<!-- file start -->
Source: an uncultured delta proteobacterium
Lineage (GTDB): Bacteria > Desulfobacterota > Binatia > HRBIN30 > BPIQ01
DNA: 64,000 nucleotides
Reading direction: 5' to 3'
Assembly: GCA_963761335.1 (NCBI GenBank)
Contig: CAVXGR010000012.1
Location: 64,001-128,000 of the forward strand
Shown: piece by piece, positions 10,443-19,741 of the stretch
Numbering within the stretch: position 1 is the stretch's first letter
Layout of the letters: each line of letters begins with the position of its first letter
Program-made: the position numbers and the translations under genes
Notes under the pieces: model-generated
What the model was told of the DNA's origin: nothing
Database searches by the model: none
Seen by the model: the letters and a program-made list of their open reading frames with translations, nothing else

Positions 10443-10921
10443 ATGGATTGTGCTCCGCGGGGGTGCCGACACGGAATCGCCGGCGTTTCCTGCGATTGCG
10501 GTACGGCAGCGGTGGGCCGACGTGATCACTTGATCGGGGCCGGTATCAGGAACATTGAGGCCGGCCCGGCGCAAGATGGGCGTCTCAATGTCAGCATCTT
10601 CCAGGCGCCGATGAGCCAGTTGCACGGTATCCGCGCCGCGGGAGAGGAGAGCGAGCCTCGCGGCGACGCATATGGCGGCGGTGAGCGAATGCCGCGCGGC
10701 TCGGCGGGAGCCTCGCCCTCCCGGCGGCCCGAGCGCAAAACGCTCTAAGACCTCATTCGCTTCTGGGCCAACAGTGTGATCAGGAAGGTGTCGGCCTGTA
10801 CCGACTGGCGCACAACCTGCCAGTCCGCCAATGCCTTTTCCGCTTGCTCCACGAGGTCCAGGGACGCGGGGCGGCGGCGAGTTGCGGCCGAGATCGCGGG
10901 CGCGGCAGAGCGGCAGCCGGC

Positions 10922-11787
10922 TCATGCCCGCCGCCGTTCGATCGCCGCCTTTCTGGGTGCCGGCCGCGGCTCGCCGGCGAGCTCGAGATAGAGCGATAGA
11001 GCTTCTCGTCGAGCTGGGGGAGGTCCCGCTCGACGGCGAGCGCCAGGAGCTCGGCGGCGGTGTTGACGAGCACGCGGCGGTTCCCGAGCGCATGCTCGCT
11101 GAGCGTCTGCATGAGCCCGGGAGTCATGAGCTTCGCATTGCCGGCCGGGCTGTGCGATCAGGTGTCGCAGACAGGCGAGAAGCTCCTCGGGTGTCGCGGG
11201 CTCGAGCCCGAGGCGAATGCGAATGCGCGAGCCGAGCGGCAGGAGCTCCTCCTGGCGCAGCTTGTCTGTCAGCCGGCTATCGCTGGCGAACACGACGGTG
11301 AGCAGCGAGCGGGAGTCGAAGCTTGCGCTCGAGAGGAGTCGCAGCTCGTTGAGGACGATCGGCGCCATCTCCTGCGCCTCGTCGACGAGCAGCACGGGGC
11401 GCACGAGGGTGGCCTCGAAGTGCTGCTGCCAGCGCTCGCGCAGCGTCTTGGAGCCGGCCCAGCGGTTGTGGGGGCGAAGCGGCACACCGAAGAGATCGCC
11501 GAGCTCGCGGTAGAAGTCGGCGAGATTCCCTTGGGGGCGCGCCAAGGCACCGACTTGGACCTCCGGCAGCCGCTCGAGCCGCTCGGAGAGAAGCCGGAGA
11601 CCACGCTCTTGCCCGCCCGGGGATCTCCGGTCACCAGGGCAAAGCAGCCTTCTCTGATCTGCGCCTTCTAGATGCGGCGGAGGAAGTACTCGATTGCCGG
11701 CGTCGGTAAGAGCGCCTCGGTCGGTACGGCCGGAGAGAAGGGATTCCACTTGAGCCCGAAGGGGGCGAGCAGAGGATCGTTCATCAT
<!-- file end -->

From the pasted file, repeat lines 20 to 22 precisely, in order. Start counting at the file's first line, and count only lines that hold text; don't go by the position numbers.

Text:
10701 TCGGCGGGAGCCTCGCCCTCCCGGCGGCCCGAGCGCAAAACGCTCTAAGACCTCATTCGCTTCTGGGCCAACAGTGTGATCAGGAAGGTGTCGGCCTGTA
10801 CCGACTGGCGCACAACCTGCCAGTCCGCCAATGCCTTTTCCGCTTGCTCCACGAGGTCCAGGGACGCGGGGCGGCGGCGAGTTGCGGCCGAGATCGCGGG
10901 CGCGGCAGAGCGGCAGCCGGC